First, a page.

If dere be one or two, I shall make-a da turd.

from "The Merry Wives of Windsor", Act III, Scene iii

A turd is a piece of fecal matter, human or otherwise. It is derrived from the Middle English word tord, which had the same meaning.

Shakespeare's use of "turd" is a pun on "third", but still makes for some giggles during 8th grade English Literature. The meaning of "turd" in Shakespeare's day was the same as the modern definition, so he knew what he was doing. The Bard was not above using toilet humor to get some laughs from his audience.

In those days, it was common to use "turd" as an insult. Unlike many Victorian words ("naughty", for instance), the derogatoriness of calling someone a turd hasn't changed.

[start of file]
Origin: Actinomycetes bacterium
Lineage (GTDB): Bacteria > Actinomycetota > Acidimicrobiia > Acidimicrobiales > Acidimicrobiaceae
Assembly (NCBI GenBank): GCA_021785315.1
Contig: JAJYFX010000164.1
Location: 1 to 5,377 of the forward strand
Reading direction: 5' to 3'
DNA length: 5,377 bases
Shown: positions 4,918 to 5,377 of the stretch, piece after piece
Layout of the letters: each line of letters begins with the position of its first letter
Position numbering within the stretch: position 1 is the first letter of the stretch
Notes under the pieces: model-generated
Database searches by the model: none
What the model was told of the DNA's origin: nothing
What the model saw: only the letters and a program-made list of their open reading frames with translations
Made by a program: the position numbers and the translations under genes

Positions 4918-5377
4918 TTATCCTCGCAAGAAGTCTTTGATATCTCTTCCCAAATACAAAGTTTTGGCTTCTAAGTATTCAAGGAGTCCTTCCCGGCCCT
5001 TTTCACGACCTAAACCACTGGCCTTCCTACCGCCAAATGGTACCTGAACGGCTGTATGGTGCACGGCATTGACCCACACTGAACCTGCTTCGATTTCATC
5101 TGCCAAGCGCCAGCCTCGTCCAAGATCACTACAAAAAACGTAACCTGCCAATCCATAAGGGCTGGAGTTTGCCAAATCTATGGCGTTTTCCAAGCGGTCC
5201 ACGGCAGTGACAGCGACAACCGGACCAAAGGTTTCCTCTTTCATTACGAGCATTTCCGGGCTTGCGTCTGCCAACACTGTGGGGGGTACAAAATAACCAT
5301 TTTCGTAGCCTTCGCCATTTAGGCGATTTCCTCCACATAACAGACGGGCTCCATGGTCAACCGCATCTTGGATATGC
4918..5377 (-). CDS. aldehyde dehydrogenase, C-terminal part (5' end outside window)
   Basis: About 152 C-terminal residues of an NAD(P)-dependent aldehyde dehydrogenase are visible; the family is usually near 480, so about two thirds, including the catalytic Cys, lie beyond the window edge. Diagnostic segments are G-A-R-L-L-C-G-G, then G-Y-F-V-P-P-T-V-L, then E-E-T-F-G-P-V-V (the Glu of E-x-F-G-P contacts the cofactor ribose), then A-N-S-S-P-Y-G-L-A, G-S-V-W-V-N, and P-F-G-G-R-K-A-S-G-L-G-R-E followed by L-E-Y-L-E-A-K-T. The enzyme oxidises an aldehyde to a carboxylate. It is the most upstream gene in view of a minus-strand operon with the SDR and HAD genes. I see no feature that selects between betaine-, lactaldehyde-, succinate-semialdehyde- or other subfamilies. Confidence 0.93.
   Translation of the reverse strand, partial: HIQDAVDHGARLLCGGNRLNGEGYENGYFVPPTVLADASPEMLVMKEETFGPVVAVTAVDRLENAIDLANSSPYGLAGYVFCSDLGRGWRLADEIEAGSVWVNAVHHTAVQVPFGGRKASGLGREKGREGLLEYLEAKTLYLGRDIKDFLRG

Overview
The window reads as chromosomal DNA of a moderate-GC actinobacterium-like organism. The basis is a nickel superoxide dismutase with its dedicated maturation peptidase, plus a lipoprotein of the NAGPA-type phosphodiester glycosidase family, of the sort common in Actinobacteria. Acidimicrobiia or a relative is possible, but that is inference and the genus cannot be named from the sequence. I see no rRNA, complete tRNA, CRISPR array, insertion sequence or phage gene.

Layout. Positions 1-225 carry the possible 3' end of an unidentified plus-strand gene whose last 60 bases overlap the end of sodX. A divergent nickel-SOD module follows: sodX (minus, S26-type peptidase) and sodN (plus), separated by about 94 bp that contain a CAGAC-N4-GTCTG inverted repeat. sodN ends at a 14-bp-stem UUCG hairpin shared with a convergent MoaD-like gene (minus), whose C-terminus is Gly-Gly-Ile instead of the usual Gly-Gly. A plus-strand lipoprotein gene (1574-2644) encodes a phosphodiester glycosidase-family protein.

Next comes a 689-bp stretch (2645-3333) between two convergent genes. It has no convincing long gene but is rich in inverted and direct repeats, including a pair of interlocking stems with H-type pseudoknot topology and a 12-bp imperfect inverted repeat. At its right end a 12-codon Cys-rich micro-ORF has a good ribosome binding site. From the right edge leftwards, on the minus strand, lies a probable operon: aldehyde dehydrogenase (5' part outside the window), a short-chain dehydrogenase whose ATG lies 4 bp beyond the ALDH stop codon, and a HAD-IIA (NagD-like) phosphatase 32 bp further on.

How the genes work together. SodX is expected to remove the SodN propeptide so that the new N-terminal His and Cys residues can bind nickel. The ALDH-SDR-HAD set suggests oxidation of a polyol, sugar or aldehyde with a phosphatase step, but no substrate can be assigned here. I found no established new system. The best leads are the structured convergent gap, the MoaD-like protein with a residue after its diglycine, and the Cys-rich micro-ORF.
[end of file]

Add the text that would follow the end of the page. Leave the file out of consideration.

The first time I remember being spanked was for saying "turd". I couldn't have been more than three at the time, and for several years afterward I wondered just exactly what the word meant.

Maybe if I'd been better versed in Shakespeare this could've been avoided.

There were four turds for dinner: stir turd, hold turd, tread turd, and mus-turd: to wit, a hog's face, feet and chitterlings, with mustard. He will never shite a seaman's turd; i.e. he will never make a good seaman.

The 1811 Dictionary of the Vulgar Tongue.

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